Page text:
Mickey Z. — World News Trust
June 14, 2021
Watching the once-skeptical Left become cheerleaders for Big Pharma is reminding me of two anecdotes from the mid-2000s. The first took place when my wife at the time was dealing with intense abdominal pain and we ended up in the local emergency room. Seventeen hours until the medical geniuses came up with a plan. Part of that plan was a CT scan but the results were useless.
“Your wife is too thin,” I was told. “Her body fat is too low and we can’t get the contrast we need.” Just perfect, I thought. It’s absolutely ideal that a system like this is designed to help those who have bought into the societal formula of poor diet and minimal exercise. Her family thought it was funny to say that she needed to change her eating habits. After nearly 24 hours of waiting by that point, my ex-wife was not in the mood to laugh.
She was finally given something to numb the pain and was pretty out of it when a surgeon arrived. He told me he assumed it was appendicitis and asked for my okay to perform an appendectomy. “The appendix is vestigial,” he assured me, “it’s no big deal.” I replied: “I’m not surprised you see it that way but I’m not in the habit of giving the green light to having an organ removed from a loved one’s body.” He was stunned to have his authority questioned. But, finally, when the pain got bad enough to overwhelm the pain meds, I said yes. I just wanted her to stop hurting.
Fast-forward a couple of years and I recall a National Football League game in which Tampa Bay Buccaneer quarterback Chris Simms suffered a ruptured spleen. Simms was rushed to the hospital and his spleen was removed. In an article called “Humans have body parts to spare,” Robert N. Jenkins of the St. Petersburg Times declared that Simms, in reality, "didn't need his spleen." Jenkins went on to pronounce that we also do not need our appendix, gall bladder, tonsils, esophagus, stomach, and adrenal glands because those organs, according to conventional wisdom, are "vestigial."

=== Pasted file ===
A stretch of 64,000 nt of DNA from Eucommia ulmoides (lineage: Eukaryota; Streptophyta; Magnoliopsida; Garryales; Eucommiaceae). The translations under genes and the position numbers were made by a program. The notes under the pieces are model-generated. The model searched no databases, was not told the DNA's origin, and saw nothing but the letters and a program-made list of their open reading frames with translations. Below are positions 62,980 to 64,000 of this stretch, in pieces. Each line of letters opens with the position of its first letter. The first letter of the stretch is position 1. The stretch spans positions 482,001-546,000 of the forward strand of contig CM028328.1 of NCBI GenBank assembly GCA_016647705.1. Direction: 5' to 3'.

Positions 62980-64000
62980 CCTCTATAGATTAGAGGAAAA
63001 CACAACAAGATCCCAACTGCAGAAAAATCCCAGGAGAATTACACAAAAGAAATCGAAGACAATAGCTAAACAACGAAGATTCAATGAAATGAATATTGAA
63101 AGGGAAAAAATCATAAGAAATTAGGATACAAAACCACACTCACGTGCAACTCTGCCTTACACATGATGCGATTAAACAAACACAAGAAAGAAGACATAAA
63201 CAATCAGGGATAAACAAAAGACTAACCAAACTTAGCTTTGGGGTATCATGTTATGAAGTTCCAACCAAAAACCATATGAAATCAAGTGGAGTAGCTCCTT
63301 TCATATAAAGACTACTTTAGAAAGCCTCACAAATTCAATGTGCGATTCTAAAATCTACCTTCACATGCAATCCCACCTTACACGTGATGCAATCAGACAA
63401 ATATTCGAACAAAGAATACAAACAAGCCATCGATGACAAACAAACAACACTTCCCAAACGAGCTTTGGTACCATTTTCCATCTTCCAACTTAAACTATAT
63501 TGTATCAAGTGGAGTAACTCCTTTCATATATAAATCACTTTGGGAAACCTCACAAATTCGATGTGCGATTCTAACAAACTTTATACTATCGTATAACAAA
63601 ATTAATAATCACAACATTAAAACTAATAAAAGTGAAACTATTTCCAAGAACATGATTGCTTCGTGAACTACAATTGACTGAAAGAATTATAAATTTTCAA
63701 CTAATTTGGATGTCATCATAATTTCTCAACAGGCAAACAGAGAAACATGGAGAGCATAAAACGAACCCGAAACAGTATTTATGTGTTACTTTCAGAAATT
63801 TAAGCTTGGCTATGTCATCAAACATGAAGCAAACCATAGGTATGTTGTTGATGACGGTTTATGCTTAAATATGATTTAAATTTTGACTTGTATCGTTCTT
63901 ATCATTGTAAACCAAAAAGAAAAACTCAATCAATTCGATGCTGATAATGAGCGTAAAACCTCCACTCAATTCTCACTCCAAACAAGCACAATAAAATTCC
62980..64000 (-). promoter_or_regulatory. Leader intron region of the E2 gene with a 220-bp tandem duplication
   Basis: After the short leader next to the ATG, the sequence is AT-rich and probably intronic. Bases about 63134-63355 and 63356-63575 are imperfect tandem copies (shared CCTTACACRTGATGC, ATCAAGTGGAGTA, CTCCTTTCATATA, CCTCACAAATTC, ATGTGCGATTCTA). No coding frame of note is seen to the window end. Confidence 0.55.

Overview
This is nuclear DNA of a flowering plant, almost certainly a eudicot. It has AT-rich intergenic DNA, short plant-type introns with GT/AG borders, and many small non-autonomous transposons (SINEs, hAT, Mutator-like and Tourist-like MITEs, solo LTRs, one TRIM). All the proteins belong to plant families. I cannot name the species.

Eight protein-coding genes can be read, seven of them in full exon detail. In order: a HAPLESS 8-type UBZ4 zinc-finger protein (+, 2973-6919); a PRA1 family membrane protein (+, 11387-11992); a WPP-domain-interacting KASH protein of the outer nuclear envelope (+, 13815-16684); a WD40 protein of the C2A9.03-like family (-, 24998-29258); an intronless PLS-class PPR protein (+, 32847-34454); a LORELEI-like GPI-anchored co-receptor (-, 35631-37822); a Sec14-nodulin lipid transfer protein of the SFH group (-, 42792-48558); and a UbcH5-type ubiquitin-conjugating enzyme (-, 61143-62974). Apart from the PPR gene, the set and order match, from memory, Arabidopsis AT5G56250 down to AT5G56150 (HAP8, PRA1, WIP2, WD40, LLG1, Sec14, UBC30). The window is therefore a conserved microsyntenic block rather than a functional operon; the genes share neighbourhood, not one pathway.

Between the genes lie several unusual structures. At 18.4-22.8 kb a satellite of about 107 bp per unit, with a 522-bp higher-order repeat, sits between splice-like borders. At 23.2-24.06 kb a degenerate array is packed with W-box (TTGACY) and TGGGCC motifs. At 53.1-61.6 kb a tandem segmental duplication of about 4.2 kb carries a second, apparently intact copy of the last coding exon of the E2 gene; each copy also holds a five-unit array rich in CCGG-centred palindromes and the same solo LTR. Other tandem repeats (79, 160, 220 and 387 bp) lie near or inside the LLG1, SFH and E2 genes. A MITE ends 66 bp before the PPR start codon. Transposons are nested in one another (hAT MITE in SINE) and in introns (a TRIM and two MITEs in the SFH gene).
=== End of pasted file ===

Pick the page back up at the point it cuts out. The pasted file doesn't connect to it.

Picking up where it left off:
I'm not here to debate if any human organs are actually superfluous and who should be in the position to decide something so important. What interests me more is the fact that most folks would read Jenkins' article and accept the premises therein without question — and this includes “radical” folks all across the ideological spectrum. I know people skeptical enough to question just about every mainstream news political narrative. But tell those same people that some scientist has declared their spleen obsolete and they're not likely to rush off to tweet a rebuttal.
Folks who don't think there were humans on the planes that hit the World Trade Center have no problem eating a tomato spliced with flounder genes. Because, of course, genetically modified foodstuffs are safe. The experts tell us so. The cognitive dissonance makes me swoon.
The most jaded, suspicious, disbelieving “rebels” turn timid upon encountering the realm of science and medicine. They meekly trust that Western medicine knows best. And when a man in a white coat writes them a prescription, they swallow both the pill and the rationale. Tell them 4,500 of these pills get yanked from the shelves within a year of FDA approval and they’ll call you a “conspiracy theorist.” Even the New York Times — an enduring propaganda organ of Corporate America — admits "harmful reactions to medicines, usually attributed to accidental overdoses and allergic reactions, send more than 700,000 Americans to emergency rooms each year." But where are the revolutionary types coming out in support of prevention, healthier lifestyles, and alternative therapies?
Now save yourself the trouble of sending me scathing e-mails to explain why you think I'm "wrong" about pharmaceuticals or GMOs or any of the above. That's not the point. My very simple question is this: If the heart of being a dissident is to challenge conventional wisdom and cast doubt on the corporate propaganda being foisted upon us at every turn, why do so many (especially on the Left) accept — without protest — the scientific and medical company line? It makes me wonder if it's actually the brain that's become vestigial.
Mickey Z. can be found here. He is also the founder of Helping Homeless Women - NYC, offering direct relief to women on New York City streets. To help him grow this project, CLICK HERE and donate right now. And please spread the word!